‘Light at the end of the tunnel’: New Zealand welcomes border reopening plans

New Zealand’s much-awaited, albeit cautious, roadmap for reopening its borders has given businesses and families a taste of hope for the future, though health experts warn that it is dependent on improving the country’s vaccination strategy to reach vulnerable communities.

The prime minister Jacinda Ardern laid out the reopening plans at a forum in Wellington on Thursday, 17 months after borders closed in March 2020.

Ardern indicated that, all going well, vaccinated travellers from low-risk countries will be allowed to skip quarantine and enter the country early next year. Travellers from medium-risk countries would undertake some form of self-isolation or a shorter stay in a quarantine hotel, while MIQ would still be required for those coming from high-risk countries, or those who are unvaccinated.

The proposals are contingent on an accelerated vaccine rollout in the next few months as the country seeks to avoid the lockdowns that are currently taking place in Australia.

Business leader and former chief executive of Air New Zealand Rob Fyfe said he felt encouraged that the strategy was “a clear signal of intent to open up”.


UK – France moves to amber list and green list expands


Fully-vaccinated passengers returning to England, Scotland and Northern Ireland from France will no longer need to quarantine after Sunday.

Under widespread changes to the traffic light system for travel, France is being moved from amber-plus to amber.

It was added to the list last month amid concerns about the Covid Beta variant, which scientists believe may be more resistant to vaccines.

However the travel industry says the government has not gone far enough.

Germany, Austria and Norway are among seven nations being added to the green list as part of the changes.

Bahrain, Qatar and the United Arab Emirates have been moved from the red list to the amber list. But Mexico is among four countries now considered to be among the highest risk destinations going on to the red list.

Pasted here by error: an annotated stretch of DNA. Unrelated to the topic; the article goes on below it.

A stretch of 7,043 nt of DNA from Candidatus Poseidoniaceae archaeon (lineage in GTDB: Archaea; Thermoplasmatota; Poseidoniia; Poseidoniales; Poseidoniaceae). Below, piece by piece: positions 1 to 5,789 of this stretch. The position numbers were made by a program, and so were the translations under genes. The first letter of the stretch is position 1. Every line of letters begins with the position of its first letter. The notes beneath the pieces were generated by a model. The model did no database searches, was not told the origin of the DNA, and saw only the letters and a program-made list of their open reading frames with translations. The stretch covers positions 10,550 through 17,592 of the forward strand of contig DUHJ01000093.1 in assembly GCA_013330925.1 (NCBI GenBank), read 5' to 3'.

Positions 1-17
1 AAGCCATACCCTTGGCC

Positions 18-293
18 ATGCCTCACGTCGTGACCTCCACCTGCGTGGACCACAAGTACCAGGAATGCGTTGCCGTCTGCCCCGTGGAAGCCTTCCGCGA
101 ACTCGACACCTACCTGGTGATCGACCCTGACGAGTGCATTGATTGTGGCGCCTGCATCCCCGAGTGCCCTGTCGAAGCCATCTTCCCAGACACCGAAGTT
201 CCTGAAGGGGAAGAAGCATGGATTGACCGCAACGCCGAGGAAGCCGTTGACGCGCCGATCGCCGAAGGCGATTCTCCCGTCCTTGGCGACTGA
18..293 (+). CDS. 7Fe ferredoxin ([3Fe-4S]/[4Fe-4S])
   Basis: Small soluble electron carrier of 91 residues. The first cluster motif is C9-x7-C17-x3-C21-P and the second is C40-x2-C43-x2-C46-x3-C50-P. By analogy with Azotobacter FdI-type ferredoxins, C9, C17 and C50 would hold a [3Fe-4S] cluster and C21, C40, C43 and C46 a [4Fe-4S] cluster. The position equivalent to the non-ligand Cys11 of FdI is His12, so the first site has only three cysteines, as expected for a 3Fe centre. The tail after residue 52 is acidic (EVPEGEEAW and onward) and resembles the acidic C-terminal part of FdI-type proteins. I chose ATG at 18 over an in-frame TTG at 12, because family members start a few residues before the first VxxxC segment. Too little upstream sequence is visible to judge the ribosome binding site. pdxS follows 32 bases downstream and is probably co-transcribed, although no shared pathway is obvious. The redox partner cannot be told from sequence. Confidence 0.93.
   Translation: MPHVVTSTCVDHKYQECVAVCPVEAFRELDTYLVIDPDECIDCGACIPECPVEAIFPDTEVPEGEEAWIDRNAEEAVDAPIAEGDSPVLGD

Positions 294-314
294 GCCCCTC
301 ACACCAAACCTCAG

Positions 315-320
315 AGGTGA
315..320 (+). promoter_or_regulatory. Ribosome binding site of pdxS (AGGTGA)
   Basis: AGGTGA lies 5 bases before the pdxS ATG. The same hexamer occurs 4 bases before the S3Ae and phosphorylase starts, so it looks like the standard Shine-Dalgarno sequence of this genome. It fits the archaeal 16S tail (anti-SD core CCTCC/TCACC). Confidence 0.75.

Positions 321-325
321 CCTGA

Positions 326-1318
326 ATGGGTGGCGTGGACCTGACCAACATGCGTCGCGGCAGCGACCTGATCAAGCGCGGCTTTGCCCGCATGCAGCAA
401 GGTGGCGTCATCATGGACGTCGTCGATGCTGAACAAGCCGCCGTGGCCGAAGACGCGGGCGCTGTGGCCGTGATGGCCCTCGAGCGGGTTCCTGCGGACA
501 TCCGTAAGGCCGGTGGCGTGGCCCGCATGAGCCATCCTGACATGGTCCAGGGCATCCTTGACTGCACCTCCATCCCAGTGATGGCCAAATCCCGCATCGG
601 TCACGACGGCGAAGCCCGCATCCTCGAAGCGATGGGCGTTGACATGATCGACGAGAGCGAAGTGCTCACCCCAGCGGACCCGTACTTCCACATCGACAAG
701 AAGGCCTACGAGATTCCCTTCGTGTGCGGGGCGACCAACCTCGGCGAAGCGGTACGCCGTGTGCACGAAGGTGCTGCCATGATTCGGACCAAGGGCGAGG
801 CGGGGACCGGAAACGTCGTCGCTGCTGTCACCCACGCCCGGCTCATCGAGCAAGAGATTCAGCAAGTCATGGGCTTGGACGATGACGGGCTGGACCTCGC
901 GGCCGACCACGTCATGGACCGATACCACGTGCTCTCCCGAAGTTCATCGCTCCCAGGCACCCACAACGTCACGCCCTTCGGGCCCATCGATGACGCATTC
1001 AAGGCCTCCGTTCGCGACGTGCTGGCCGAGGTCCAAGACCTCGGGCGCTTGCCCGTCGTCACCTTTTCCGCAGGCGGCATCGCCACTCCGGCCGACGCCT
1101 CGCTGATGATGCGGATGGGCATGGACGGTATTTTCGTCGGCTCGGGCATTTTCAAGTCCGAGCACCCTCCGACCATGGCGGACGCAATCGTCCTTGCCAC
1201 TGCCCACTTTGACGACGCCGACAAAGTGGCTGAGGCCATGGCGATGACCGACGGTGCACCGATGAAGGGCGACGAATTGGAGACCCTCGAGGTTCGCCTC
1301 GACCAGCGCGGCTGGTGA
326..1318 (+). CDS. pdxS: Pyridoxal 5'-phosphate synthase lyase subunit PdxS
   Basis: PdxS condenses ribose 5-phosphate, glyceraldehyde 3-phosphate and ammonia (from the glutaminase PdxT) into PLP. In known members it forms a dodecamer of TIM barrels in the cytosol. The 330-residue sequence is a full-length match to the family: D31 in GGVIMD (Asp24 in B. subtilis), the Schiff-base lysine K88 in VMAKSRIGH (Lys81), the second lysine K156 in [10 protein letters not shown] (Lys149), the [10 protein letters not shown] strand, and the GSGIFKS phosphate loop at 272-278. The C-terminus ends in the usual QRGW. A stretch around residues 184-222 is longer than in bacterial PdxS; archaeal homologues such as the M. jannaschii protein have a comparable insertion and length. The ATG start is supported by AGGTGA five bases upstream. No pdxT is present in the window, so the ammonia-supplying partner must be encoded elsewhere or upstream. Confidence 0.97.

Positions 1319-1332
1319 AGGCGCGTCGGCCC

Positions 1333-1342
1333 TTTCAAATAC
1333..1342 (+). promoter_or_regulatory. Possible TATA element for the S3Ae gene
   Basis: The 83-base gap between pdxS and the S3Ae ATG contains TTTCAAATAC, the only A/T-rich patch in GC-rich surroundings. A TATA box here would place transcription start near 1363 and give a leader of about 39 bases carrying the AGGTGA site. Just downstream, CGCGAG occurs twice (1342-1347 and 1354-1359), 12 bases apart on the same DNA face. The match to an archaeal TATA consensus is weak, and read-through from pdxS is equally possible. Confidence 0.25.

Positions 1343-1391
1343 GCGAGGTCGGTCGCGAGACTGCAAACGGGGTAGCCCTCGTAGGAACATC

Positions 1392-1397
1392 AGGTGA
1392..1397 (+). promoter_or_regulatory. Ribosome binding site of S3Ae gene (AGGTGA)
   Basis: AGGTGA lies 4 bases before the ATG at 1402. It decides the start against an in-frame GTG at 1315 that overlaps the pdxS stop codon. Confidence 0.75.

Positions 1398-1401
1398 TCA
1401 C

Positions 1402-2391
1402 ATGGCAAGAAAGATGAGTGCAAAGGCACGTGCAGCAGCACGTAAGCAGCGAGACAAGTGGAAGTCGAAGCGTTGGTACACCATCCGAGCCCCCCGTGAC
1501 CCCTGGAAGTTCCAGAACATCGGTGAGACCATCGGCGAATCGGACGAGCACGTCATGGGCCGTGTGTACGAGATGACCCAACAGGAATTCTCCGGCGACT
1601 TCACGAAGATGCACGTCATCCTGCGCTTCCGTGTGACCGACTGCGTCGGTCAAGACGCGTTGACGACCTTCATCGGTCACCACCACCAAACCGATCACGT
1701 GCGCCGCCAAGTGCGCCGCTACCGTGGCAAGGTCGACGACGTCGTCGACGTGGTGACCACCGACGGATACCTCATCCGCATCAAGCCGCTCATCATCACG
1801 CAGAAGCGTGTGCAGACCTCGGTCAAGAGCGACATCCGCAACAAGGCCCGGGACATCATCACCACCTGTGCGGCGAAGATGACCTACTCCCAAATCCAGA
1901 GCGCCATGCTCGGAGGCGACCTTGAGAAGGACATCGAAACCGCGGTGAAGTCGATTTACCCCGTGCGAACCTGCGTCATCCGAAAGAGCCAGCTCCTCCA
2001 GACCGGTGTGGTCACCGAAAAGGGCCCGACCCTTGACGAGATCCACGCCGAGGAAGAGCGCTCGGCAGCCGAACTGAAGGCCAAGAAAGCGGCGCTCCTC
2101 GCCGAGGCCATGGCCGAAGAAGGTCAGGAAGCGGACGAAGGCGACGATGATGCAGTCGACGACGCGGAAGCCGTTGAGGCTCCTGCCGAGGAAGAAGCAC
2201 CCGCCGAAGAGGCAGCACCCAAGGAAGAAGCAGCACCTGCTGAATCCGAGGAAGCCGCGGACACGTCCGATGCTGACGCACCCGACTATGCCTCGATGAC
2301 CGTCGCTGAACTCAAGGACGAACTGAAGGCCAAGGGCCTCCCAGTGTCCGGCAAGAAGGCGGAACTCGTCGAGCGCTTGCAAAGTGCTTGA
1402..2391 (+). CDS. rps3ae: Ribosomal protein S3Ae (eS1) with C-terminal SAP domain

The changes from 04:00 BST on 8 August raise the total number of countries or territories on the green list – where all travellers can return from without having to quarantine – from 29 to 36.

Covid in Scotland: Most restrictions to end from 9 August


Almost all of Scotland’s remaining Covid-19 restrictions are to end from 9 August, Nicola Sturgeon has confirmed.

Social distancing will be dropped in most settings, meaning more capacity in pubs and restaurants and larger crowds at sporting events and concerts.

And close contacts of those who test positive for Covid will no longer have to self-isolate – as long as they are fully vaccinated and test negative.

However, the wearing of face coverings in some public spaces will continue.

The first minister also said a “gradual approach” will be taken to returning workers to offices, warning that the virus still poses “real challenges”.

While the changes would restore a “substantial degree of normality”, she said they do not “signal the end of the pandemic or a return to life exactly as we knew it”.

She said: “Declaring freedom from or victory over this virus is in my view premature.”

The number of new Covid-19 cases has fallen markedly from the peak of the “third wave”, with Ms Sturgeon saying the infection rate had fallen by two-thirds since early July.

The percentage of tests coming back positive has also fallen, as has the number of patients being admitted to hospital and intensive care wards with the virus.

The first minister said uptake of the Covid-19 vaccine had been “exceptional”, and that this – along with the fall in cases – made it possible to lift most of the legal restrictions still in force.

From Monday, 9 August, the current limits on the number of people who can meet up will be dropped, as will social distancing rules in most settings.

Covid pandemic in UK ‘could largely be over by October,’ says Professor Neil Ferguson


The Covid-19 pandemic in Britain will largely be over within three months, a leading epidemiologist predicted on Tuesday.

Professor Neil Ferguson, from Imperial College London, believes cases are now “plateauing”. He is still urging “caution” as there could be a new peak after lockdown laws were scrapped last Monday.

But he stressed vaccines had “fundamentally changed” the equation in combating the disease.